Excuses and justifications in social research

A common charge levelled against researchers who study human culture and social behaviour is that their explanations can provide justifications or excuses for ill-intentioned people. Sociologists often encounter this objection when they explain crime, intolerance, and unemployment, historians when they study dictators and genocide, anthropologists when they interpret religious and traditional practices, and psychologists when they assess mental illness and addiction. Although many of these accusations are farfetched and betray a profound ignorance of social research, we should not underestimate the practical and performative effects social scientists can have in society, as well as the fact that social research is often laden with a web of normative assumptions. Where, then, should we draw the boundary between explaining and explaining away, between understanding and agreeing, between finding causes and making excuses? Drawing on a series of case studies, the project aims to advance our understanding of the exculpatory potential of social research.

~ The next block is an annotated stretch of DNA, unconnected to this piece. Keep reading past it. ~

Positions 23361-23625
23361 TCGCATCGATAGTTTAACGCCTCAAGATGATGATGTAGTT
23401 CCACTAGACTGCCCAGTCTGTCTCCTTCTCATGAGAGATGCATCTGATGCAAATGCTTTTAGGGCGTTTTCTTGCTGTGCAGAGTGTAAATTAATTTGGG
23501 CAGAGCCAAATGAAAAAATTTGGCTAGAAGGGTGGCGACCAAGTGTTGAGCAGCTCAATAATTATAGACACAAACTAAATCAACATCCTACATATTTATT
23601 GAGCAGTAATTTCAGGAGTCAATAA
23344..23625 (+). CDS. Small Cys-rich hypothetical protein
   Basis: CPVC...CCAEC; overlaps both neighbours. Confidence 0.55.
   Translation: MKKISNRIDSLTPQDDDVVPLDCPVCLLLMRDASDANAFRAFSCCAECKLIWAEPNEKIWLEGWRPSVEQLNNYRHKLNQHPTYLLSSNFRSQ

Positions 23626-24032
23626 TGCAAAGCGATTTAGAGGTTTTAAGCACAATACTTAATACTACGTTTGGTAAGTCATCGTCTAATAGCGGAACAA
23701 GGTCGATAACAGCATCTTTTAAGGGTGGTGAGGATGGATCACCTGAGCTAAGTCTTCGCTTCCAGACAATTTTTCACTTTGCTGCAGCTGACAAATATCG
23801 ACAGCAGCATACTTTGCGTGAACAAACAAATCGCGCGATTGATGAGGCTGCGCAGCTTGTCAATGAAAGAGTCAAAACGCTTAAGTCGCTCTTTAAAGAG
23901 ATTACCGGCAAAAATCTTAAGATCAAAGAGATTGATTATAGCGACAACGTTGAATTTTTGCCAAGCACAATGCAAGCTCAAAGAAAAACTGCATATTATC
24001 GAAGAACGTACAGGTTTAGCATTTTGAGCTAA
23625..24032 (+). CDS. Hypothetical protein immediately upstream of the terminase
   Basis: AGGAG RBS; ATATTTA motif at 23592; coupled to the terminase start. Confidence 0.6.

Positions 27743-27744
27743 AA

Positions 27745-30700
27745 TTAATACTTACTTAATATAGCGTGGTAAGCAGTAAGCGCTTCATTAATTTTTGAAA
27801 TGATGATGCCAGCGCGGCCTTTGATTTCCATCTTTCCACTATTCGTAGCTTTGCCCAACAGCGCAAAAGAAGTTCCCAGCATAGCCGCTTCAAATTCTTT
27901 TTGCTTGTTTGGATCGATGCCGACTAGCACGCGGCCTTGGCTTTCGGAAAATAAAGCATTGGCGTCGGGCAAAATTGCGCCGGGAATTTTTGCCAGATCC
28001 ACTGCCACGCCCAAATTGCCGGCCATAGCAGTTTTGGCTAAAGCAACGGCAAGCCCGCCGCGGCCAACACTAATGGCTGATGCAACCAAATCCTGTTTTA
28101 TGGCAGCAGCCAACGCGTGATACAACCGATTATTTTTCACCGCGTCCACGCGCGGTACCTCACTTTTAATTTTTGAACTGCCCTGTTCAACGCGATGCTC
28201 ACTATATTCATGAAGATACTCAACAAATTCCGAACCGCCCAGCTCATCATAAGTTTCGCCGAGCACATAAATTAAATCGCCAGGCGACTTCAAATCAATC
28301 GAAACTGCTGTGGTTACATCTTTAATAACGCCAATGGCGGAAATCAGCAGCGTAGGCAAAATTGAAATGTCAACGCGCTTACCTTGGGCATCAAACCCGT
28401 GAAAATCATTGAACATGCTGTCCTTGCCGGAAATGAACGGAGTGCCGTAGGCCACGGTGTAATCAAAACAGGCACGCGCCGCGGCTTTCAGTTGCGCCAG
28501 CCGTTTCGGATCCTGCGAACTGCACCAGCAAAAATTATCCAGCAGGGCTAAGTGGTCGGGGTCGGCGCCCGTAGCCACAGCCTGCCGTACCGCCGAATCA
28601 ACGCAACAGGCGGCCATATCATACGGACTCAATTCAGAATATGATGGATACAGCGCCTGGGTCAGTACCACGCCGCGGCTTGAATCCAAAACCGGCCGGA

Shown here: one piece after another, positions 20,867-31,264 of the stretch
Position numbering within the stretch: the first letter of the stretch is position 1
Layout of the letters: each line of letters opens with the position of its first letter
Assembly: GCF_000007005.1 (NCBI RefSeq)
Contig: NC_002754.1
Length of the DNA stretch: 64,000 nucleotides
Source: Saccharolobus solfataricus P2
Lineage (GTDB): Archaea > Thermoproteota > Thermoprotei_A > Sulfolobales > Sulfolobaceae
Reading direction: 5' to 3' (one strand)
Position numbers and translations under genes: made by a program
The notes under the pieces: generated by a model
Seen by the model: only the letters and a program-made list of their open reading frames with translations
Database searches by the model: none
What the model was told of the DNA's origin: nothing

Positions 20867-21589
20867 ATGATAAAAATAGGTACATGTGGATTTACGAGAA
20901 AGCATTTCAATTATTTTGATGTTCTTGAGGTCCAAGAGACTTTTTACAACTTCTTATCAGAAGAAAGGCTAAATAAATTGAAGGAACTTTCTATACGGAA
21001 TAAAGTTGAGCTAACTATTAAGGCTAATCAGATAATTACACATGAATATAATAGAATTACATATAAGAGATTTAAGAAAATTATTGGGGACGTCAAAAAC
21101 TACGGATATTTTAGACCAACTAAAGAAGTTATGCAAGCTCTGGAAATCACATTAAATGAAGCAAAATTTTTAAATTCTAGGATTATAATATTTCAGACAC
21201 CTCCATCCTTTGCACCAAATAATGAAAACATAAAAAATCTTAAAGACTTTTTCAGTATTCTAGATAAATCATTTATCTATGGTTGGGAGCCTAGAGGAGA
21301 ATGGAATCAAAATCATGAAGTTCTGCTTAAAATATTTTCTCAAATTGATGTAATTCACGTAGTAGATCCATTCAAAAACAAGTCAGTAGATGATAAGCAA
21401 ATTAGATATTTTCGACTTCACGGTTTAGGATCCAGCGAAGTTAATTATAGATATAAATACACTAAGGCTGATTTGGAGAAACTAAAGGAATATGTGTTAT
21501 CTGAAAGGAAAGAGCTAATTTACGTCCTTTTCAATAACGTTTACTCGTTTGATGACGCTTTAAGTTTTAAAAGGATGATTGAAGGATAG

Federico Brandmayr

Image source: ‘The Last Day of a Condemned Man’ (1869) by Mihály Munkácsy.  In the public domain (Wikimedia Commons).